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New Generics

  • Fentanyl citrate troche/lozenge (generic Actiq) transmucosal lollipop1,2
  • Perindopril erbumine (generic Aceon) tablets3

New Drugs, Indications, Label Changes, and Dosage Forms

  • Capsaicin 8% patch (Qutenza) has been approved by the U.S. Food and Drug Administration (FDA) as a prescription medication to treat pain associated with post-herpetic neuralgia.4 The patch is a higher concentration than over-the-counter (OTC) products. The most common side effects in clinical trials were pain, swelling, itching, redness, and bumps at the application site, as well as blood pressure increases.5 Patch placement requires the use of a topical anesthetic and additional pain relief (ice or opioid pain relievers). Therefore, patch placement must be performed by a healthcare professional. Once the patch is applied, the patient must be observed for at least an hour, as there could be a significant increase in blood pressure.
  • Diclofenac sodium topical (Pennsaid) has been approved by the FDA as a topical treatment to manage knee osteoarthritis.6 The transdermal carrier dimethylsulfoxide (DMSO) is utilized to deliver active diclofenac sodium through the skin to the pain site.7
  • Exenatide injection (Byetta) has been approved by the FDA as monotherapy for treating patients with Type 2 diabetes mellitus, along with diet and exercise.8
  • Human papilloma virus (HPV) vaccine (Gardasil) has been approved by the FDA for preventing condyloma acuminata due to HPV types 6 and 11 in males ages 9 to 26.9 The makers hope that this vaccine will decrease the need to treat genital warts. Clinical studies showed that in males not infected with HPV at the beginning of the study, the vaccine was close to 90% effective in preventing genital warts caused by infection of HPV types 6 and 11. The manufacturer plans to obtain additional safety and effectiveness information in this patient population.
  • Lansoprazole 24HR (Prevacid OTC) 15-mg delayed-release capsules are available for treating frequent heartburn.10 The capsules will be available by prescription in both the 15-mg and 30-mg dosage strengths.
  • Metoclopramide HCl orally disintegrating tablet (Metozolv ODT) has been approved by the FDA for treating both acute and recurrent diabetic gastroparesis and for the short-term management (four to 12 weeks) of adults with documented symptomatic gastroesophageal reflux disease who do not respond to conventional therapy.11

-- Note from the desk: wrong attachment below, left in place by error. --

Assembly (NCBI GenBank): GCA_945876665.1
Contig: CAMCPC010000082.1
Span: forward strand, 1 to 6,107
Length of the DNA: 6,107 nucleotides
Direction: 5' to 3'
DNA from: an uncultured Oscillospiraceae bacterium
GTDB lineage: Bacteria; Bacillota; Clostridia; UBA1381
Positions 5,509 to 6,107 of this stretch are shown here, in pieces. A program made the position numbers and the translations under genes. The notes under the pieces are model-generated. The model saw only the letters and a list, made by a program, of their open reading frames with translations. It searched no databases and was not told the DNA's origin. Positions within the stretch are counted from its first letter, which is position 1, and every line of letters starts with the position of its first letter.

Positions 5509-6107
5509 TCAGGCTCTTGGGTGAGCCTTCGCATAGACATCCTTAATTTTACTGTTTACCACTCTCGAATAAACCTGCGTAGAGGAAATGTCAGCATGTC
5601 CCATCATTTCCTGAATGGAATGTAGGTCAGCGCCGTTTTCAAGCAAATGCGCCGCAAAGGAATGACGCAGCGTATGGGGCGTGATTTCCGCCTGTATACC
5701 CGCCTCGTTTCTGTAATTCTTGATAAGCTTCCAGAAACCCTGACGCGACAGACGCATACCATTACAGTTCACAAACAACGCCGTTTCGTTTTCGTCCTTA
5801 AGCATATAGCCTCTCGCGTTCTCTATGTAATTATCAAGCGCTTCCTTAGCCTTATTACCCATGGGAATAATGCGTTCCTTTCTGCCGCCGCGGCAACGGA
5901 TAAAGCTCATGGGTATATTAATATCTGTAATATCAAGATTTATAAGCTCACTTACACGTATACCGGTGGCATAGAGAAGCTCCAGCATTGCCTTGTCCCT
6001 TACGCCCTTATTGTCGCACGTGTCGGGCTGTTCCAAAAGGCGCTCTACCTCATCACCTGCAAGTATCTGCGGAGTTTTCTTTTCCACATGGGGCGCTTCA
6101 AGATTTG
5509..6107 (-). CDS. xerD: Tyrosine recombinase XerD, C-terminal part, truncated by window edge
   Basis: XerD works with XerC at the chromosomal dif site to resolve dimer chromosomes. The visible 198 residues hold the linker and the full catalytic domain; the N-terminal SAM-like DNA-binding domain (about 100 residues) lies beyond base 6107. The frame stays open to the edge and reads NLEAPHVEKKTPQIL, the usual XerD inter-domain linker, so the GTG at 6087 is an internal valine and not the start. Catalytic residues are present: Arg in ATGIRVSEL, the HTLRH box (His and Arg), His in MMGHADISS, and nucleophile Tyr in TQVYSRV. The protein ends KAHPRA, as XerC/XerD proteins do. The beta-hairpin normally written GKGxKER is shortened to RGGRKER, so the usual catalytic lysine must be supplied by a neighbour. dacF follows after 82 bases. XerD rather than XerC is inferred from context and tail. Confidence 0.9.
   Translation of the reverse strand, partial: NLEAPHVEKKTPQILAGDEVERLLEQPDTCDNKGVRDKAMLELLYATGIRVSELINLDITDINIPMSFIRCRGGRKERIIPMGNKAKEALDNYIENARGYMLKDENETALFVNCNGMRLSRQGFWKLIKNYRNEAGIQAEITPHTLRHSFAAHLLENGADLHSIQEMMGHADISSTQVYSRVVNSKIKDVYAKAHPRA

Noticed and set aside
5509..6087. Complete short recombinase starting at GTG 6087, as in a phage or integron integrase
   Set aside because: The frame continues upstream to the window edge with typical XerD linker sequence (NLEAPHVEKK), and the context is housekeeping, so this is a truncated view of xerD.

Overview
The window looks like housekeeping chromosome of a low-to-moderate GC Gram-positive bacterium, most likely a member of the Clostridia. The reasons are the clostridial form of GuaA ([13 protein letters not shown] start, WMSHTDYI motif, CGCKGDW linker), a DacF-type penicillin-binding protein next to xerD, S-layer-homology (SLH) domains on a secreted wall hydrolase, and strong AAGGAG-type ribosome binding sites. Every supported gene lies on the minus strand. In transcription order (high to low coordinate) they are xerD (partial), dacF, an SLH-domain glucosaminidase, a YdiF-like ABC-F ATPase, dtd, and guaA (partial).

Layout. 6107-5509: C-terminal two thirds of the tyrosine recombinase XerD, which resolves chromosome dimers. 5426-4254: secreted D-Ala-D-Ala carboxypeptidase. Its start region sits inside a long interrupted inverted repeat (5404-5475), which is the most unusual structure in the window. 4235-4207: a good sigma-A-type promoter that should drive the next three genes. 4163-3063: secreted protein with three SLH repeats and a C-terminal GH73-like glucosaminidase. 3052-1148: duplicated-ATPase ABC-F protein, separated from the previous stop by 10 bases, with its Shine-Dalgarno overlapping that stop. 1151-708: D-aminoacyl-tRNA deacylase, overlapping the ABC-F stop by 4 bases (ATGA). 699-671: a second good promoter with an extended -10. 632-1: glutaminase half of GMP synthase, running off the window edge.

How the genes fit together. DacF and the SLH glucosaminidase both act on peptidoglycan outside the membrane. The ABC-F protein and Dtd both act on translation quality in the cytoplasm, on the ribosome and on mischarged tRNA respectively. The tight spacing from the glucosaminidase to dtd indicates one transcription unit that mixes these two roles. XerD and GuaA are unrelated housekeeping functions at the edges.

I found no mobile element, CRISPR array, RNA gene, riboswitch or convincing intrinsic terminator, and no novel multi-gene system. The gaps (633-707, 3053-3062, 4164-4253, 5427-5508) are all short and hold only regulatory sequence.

• Peramivir intravenous will be made available by the Centers for Disease Control (CDC) as an emergency treatment for children and adult patients who develop H1N1 influenza and are nonresponsive to oral or inhaled antiviral therapies.12
  • Rosuvastatin (Crestor) has been approved by the FDA for treating heterozygous familial cholesterolemia in children ages 10-17.13
  • Telmisartan 80-mg tablets (Micardis) have been approved by the FDA for risk reduction of myocardial infarction, stroke, or death from cardiovascular causes in patients 55 years and older who are at high risk for major cardiovascular events, or who are not able to take angiotensin-converting enzyme inhibitors.14
  • Telmisartan/amlodipine tablets (Twynsta) have been approved by the FDA as a new combination for treating hypertension, either alone or in combination with other antihypertensive agents. This combination is not indicated for cardiovascular risk reduction. The tablets are available in the following strengths of telmisartan/amlodipine, respectively: 40 mg/5 mg, 40 mg/10 mg, 80 mg/5 mg, and 80 mg/10 mg.
  • Tranexamic acid (Lysteda) has been approved by the FDA for the treatment of menorrhagia.15 This is the first nonhormonal, oral therapeutic agent approved to treat this condition.16

Pipeline

  • Indacaterol is being investigated as a once-daily bronchodilator for treating adults with chronic obstructive pulmonary disease (COPD).17 Novartis has received a complete response letter from the FDA requesting additional data on the dosing of the agent. The company is working with the FDA to resolve these issues.
  • Rituximab injection (Rituxan) is approved for treating moderate to severe rheumatoid arthritis after patients have been treated with methotrexate, as well as non-Hodgkin’s lymphoma.18 Genentech/Biogen is attempting to expand rituximab use to treat patients earlier in the course of their disease. The FDA recently rejected this application, citing the rare but serious safety risk of developing progressive multifocal leukoencephalopathy.

Safety Information

Use of omeprazole and clopidogrel combination therapy should be avoided, according to new data from the FDA.18 Current data suggest that clopidogrel’s antiplatelet effect may be hindered by 50% with concomitant omeprazole therapy. Omeprazole blocks the conversion of clopidogrel to its active, antiplatelet form, thus significantly decreasing its effectiveness. It is not known if other proton-pump inhibitors interfere with clopidogrel’s effectiveness. Other drugs that should not be used with clopidogrel include esomeprazole (Nexium), cimetidine (Tagamet and Tagamet HB), fluconazole (Diflucan), ketoconazole (Nizoral), voriconazole (VFEND), etravirine (Intelence), felbamate (Felbatol), fluoxetine (Prozac, Sarafem, and Symbyax), fluvoxamine (Luvox), and ticlopidine (Ticlid). TH

Michele B. Kaufman is a freelance medical writer based in New York City and a clinical pharmacist at New York Downtown Hospital.

References

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